I noted the truck had the emblem of a well-known scrapyard in Brandywine, MD, so at the next exit I turned around and headed for their location. I knew the place was not a junkyard that sold parts, this was a scrapyard only, and they typically scrapped a car almost immediately provided it had a good title and there were no other vehicles in line to be shredded.

      On arriving at the yard, I went directly to the office, and asked about the car. I was informed they had already begun the process of marking the vehicle as scrapped, assigning a Maryland DMV certification number for a scrapped vehicle. Legally it was now scrapped.

      This place was focused on a vehicle’s scrap metal value only, and if it was brought in for scrap, that’s what they did best. I’ve always thought these people would go ahead and scrap a gold plated Cadillac with diamonds all over it, just for the scrap metal value. They just didn’t care how rare the vehicle was, it came in to be scrapped and that’s what happened.

      Well it was too late. I waited around awhile in an effort to somehow stop the process, and I ended up watching it get shredded.

      The car? A late 1950s Rolls-Royce Silver Wraith limousine with the folding landaulet top over the rear seat. I never did find out the VIN, so I can’t track it down to the exact car using the Rolls-Royce factory paperwork, but I think it was a Hooper & Co one-off landaulette. I figured Hooper built it, because they were one of the few coachbuilders still using white ash body framing to support the aluminum outer panels, and the car was in such bad condition, the doors had fallen off due to wood rot.

      On the way back to the shop I mentally figured out what the car was worth in parts; Engine & automatic gearbox; at least $15,000. Grill/radiator assembly, at least $4k. Headlights [Lucas P-100s] $1k. Various dash pieces & gauges: $500. And that was just for the big stuff. When parting out a Rolls-Royce, even the small items will eventually sell.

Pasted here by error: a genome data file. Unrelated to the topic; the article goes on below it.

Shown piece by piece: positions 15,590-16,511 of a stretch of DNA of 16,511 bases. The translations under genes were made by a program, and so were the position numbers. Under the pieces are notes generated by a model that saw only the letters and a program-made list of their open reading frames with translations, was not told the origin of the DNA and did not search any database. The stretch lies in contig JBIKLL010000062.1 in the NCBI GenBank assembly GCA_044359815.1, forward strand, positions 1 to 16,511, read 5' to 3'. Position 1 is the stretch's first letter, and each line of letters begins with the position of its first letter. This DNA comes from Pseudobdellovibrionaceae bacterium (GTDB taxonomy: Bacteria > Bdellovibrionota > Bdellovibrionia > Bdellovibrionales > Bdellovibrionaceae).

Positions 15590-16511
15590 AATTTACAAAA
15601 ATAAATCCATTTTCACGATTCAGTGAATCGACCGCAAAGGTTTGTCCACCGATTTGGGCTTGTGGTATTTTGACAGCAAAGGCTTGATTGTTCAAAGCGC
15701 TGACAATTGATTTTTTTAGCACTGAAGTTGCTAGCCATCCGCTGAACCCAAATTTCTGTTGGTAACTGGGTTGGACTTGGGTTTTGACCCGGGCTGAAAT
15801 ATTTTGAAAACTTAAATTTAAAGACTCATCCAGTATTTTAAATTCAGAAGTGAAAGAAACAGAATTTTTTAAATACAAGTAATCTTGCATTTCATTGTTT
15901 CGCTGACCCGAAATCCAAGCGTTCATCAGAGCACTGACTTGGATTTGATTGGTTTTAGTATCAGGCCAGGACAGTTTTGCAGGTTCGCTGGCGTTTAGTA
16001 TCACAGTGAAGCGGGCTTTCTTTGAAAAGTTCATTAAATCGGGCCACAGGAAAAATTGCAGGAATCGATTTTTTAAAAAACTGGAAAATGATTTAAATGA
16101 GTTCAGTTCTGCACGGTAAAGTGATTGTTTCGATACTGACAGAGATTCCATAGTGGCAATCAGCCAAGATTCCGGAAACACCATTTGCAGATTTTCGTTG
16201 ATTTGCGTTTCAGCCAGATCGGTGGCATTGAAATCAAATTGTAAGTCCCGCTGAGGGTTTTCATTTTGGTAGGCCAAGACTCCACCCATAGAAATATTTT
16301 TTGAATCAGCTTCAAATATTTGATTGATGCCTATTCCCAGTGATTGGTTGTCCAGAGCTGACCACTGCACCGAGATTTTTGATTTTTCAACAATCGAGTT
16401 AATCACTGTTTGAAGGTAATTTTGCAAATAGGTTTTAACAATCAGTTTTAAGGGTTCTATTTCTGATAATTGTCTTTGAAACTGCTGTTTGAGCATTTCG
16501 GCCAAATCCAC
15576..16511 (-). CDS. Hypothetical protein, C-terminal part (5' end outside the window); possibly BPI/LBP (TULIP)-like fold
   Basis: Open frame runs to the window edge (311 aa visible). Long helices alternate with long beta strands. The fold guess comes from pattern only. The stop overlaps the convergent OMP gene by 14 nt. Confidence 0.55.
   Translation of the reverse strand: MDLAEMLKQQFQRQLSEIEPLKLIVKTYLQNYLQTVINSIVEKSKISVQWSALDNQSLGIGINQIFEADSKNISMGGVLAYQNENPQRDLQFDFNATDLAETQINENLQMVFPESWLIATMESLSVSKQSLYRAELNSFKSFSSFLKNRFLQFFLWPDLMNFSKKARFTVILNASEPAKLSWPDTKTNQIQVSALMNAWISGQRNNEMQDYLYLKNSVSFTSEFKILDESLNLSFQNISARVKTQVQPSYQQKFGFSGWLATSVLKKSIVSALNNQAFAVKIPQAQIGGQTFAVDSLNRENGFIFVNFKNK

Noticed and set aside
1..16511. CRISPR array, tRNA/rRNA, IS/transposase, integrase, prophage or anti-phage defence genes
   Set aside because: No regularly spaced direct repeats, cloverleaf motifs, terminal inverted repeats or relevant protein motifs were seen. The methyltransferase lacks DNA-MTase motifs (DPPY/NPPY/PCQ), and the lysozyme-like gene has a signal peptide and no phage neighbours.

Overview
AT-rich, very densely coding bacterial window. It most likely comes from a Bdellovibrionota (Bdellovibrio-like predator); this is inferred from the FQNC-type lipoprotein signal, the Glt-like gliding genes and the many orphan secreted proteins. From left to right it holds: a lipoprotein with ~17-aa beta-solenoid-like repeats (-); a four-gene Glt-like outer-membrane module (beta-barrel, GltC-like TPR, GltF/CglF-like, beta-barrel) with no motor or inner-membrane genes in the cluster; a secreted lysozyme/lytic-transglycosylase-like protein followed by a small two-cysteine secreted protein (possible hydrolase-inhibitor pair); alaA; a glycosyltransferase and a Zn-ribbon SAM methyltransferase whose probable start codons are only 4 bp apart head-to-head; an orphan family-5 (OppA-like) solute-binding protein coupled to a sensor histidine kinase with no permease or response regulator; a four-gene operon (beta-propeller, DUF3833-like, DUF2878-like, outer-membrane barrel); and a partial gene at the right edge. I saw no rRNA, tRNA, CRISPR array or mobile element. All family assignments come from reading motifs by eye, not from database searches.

Like 5
  7. ACZ

    This could be the bargain of the week. Hard to tell because of the crappy photography. I had a 1960 Starliner with the hi-po 352. That was a long time ago but it was a sweet ride.

    Like 8
    • B302

      It was the bargain of the week!!! Somebody got a great deal.

      Like 3
  8. Michael Tockey


    Like 1
  9. Jarvis J Faught

    My Father had the 1961 Starliner in Yellow with White Interior as his Company car. Thought it was too Flashy & tried to exchange it!! Then was offered the car @ cost when he retired but declined. As a young boy I thought it was Cool!

    Like 0
  10. Allen

    What a deal. I may be way off but the 60 and 61 Starliner was the nicest ford ever made. Mine was a white 390 – 401 hp three on the tree. A few were made with a 4 speed at the end of the run but 99% with the 401 were 3 on the tree. If I wasn’t so old, I would have this one. I notice the headers on this one are not the 401 headers but newer factory headers They could be from a 406 or 427 motor.